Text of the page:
hborough, England, 1789. They were of cast-iron in 3 or 4 feet lengths, and had vertical holes near each end by which they were wooden-pinned to the sleepers. They were fishbellied, and subsequently laid on cast-iron chairs. Wyatt's patent in 1800 was an oval east-iron rail. The upper surface was afterwards flattened. Rolled-iron edge-rails were made in 1820 under Birkenshaw's patent. See rail; Railway. b. A rail placed by the side of the main rail at a switch to prevent the trai tons. See blasting. E-lec′tro-chem′i-cal Tel′e-graph. A telegraph which records signals upon paper imbued with a chemical solution, which is discharged or caused to change color by electric action. Nicholson and Carlisle discovered, in 1800, that water was decomposed by the voltaic pile, hydrogen being evolved at the negative and oxygen at the positive end of the wire. Davy, afterwards Sir Humphry Davy, by the aid of the apparatus of the Royal Institution at London, the most powerfu<
emoved by a hard brush; the warmth evaporates the moisture. File-cut′ting ma-chine′. A machine by which files are cut automatically. The usual form has a table to which the blank is secured, and on which it is fed beneath the chisel, which receives the blows of a trip-hammer above. Many attempts have been made in this direction in France, England, and the United States. Among these may be mentioned Duverger, 1699; Fardouet, 1725; Thiout, 1740; Brachal and Gamain, 1756, 1778; Raoul, 1800; Ericsson, 1836; Robison, 1843. See also Skilton's machine, Ure's Dictionary, Vol. II. pp. 202-204, edition of 1860. See also Transactions of the American Philosophical Society, Vol. II., in which a machine is described in which the file is fixed on a bed of lead, and a chisel fixed at the end of a lever is struck down by a hammer. The lever is again raised by means of a spring, and during its rise moves a ratchet-wheel connected with the support of the bed, which is shifted, together wi
s of Clausthal, in the Hartz, is 11,377 yards, equal to 6 1/2 miles long, and passes 300 yards below the church of Clausthal. Its excavation occupied from 1777 to 1800, and cost about $330,000. See adit. Gallery-furnace. Gal′ler-y-fur′nace. A furnace used in the distillation of green vitriol, consisting of a long gallery a steel scalpel, exciting an electric current. He pursued the subject by specific experiments. Volta, of Como, repeated them, and originated the voltaic pile in 1800; also demonstrating that the influence was incident to the action of the metals, and did not abide in nerves; in fact that it was a current of electricity passing 1651. He remarked, very truly, that they have the effect of making the powder burn more slowly. The practice has been again and again introduced, in Brazil about 1800; by Thurnagel in Germany; Thomassin and Leblanc in France; Firzoo in Russia. Dr. Gale has shown that by the addition of sand in certain proportions the powder i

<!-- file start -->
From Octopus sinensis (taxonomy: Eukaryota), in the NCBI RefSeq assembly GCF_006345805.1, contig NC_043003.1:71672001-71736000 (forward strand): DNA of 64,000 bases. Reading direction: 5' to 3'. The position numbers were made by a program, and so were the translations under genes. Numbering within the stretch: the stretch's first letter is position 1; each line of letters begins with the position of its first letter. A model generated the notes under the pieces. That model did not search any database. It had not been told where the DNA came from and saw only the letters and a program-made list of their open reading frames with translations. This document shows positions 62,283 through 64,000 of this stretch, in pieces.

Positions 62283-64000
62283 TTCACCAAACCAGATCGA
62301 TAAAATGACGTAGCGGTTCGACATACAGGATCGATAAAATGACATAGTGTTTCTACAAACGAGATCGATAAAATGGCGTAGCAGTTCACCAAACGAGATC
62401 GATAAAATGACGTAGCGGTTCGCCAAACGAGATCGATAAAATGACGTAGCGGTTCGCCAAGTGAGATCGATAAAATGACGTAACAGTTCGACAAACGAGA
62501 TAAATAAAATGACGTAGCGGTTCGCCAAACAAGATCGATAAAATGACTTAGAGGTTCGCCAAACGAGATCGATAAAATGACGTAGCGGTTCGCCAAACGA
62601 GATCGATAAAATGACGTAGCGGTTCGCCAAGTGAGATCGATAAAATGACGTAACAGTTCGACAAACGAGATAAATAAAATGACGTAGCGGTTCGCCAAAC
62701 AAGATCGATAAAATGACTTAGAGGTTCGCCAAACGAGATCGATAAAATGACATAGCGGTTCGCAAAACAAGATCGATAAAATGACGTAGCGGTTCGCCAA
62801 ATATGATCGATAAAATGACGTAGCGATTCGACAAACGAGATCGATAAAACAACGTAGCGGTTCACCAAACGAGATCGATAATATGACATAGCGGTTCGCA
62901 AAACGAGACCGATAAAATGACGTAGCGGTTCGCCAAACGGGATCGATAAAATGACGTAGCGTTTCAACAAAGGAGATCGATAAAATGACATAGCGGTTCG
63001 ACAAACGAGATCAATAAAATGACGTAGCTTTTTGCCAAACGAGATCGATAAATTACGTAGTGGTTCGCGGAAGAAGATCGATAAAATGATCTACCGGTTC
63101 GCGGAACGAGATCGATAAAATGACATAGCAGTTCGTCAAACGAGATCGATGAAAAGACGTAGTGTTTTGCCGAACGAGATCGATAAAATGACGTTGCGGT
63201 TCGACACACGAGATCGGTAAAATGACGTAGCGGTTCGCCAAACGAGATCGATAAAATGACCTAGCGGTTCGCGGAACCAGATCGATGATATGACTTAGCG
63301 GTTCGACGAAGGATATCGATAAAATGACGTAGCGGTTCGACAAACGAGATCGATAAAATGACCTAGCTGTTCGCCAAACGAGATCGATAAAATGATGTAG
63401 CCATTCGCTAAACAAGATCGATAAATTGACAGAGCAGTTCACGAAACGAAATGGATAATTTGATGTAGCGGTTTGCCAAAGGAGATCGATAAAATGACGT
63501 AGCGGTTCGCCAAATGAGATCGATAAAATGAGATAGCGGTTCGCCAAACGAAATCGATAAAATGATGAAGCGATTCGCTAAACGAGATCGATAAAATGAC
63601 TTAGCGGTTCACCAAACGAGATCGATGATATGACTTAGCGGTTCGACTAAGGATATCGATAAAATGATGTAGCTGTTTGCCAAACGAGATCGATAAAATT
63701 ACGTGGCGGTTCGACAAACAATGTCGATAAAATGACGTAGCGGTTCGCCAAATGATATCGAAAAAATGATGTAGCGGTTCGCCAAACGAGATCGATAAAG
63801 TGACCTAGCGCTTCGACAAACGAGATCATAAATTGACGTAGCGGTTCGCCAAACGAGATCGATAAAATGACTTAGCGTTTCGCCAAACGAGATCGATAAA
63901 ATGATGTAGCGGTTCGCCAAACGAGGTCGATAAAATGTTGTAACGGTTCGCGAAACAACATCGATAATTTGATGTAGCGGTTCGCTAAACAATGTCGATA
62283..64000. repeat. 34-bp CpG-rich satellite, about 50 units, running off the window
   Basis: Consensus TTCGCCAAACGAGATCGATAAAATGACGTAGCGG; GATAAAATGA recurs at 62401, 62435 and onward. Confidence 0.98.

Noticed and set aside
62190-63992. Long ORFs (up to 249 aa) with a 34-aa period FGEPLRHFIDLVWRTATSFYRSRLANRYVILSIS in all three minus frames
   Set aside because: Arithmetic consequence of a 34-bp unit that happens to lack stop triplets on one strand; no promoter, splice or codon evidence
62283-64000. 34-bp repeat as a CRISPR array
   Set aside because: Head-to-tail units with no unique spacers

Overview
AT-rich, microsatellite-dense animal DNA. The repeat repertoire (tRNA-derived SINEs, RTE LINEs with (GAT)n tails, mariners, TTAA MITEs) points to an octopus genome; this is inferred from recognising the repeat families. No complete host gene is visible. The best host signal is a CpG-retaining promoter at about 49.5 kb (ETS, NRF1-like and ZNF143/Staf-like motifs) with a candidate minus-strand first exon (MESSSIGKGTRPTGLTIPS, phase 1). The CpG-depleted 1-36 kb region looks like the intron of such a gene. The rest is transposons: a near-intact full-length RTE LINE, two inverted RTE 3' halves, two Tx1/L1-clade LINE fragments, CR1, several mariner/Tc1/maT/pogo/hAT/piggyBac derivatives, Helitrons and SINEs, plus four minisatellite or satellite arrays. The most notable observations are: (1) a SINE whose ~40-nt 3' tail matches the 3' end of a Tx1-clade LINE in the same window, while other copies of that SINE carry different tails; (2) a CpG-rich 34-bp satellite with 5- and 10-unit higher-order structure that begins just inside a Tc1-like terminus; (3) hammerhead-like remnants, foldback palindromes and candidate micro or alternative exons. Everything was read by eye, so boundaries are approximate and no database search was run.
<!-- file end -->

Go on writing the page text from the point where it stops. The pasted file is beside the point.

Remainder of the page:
ment which also swings the crane arm toward the stack in unloading and back again as the fork descends. Hay-Stacker. Hay-tedder. Hay—ted′der. (Husbandry.) A machine to scatter hay to the sun and air. The hay-tedder was invented about 1800 by Salmon of Woburn, England, and is more useful in the humid climate of that country than in the United States. It consists of a pair of wheels supporting a reel consisting of an open cylindrical frame, formed by arms proceeding from it, and cart, while a similar mass of brick-work is being heated, ready for use as soon as the first shall have become partially cooled. Whitwell makes his brickwork into large compartments instead of cellular. It is claimed that the blast can be heated to 1800° by this stove, and a regular working heat of 1400° be steadily maintained. To estimate properly the great importance of improved devices for heating the blast, it should be remembered that for every ton of materials charged in at the tunnel-hea
, — the blast being strong enough to furnish rapid combustion of the carbon, and thereby retain the temperature and fluidity of the molten metal until sufficiently refined, without the use of other fuel. Bessemer worked as an original inventor in the same line, and much improved the process in general and in detail. Holley gave it its American form. See Bessemer process. The process of decarbonizing the molten iron by addition of manganese is found in Reynolds's English patent, about 1800. Mushet's patent consisted in the introduction of manganese or other highly oxidizable metals, during the process of melting the crude iron, for the purpose of detaching and removing oxidized substances. Krupp uses spiegeleisen. Schmit, of the Troy Bessemer works, recommends ferro-manganese in small quantities and in solid pieces, as a recarburizer. Clay's process of making wrought-iron direct from the ore (English, 1843) consists in sifting rich ground ore, mixed with 4/10 weight
enefelder discovered and developed to perfection a totally new method, in which the chemical constitution of the materials employed plays a vital part. The history of this invention, which occupied him three or four years, viz. from 1796 to about 1800, is interesting and instructive, but too lengthy for our space. It will be found fully given in his own work upon this subject, which has been translated into English. The invention was the result of earnest, persistent, and highly intelligenaving a piece of cotton cloth 25 inches wide, 29 yards long, and 11 picks per 1/4 inch, is estimated at 10 1/4 cents. One person can attend to two or three looms, and each loom produces 26 pieces of such cloth per day. On the old hand-loom of 1800, one man would attend to one loom, and would produce 4 pieces at an expense of 66 cents each. In plain cloths the warp and weft threads are of about equal fineness. Yarns of two different sizes introduced into the web produce a sort of stripin